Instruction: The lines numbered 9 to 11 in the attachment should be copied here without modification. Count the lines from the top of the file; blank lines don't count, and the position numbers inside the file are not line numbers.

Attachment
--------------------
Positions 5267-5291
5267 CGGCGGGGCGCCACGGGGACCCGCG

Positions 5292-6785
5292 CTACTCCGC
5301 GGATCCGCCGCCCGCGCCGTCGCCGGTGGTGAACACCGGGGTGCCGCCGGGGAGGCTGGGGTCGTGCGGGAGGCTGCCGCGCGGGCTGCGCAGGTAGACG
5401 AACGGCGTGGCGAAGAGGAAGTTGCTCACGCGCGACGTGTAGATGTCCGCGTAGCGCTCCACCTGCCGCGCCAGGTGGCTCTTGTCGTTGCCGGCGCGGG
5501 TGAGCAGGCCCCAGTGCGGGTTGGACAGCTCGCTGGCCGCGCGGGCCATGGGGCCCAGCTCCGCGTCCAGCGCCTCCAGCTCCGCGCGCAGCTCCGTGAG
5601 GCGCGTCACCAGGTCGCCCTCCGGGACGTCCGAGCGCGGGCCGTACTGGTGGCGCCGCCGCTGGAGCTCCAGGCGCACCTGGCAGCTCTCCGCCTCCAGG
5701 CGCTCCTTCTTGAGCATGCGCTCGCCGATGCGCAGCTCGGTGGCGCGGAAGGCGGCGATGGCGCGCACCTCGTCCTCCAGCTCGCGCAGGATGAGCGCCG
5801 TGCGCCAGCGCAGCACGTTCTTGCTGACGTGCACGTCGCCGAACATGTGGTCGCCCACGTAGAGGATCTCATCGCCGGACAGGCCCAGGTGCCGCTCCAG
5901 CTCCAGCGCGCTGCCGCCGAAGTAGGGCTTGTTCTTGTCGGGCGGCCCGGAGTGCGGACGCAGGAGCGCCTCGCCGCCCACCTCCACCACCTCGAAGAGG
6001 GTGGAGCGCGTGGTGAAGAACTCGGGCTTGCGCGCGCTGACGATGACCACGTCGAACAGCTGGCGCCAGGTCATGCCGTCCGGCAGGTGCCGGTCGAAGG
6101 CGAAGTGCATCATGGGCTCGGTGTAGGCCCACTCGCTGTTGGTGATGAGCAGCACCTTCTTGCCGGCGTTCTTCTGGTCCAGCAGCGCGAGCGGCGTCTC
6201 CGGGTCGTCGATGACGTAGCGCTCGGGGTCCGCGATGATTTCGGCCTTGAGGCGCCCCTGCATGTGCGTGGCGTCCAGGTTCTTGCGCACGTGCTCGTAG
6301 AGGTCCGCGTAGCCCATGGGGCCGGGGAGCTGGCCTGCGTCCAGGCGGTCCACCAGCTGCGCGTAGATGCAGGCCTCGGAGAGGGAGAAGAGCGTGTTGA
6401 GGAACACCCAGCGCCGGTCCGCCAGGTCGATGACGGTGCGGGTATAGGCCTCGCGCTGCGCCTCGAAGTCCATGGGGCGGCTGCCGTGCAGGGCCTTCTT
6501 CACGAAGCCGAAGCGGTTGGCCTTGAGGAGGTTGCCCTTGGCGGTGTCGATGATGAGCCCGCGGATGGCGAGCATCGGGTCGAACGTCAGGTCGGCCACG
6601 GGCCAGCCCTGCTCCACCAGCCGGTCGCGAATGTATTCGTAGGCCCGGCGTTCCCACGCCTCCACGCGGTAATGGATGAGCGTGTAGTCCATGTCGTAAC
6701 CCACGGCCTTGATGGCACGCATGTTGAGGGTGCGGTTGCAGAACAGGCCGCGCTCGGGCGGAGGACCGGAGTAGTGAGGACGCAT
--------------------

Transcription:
5701 CGCTCCTTCTTGAGCATGCGCTCGCCGATGCGCAGCTCGGTGGCGCGGAAGGCGGCGATGGCGCGCACCTCGTCCTCCAGCTCGCGCAGGATGAGCGCCG
5801 TGCGCCAGCGCAGCACGTTCTTGCTGACGTGCACGTCGCCGAACATGTGGTCGCCCACGTAGAGGATCTCATCGCCGGACAGGCCCAGGTGCCGCTCCAG
5901 CTCCAGCGCGCTGCCGCCGAAGTAGGGCTTGTTCTTGTCGGGCGGCCCGGAGTGCGGACGCAGGAGCGCCTCGCCGCCCACCTCCACCACCTCGAAGAGG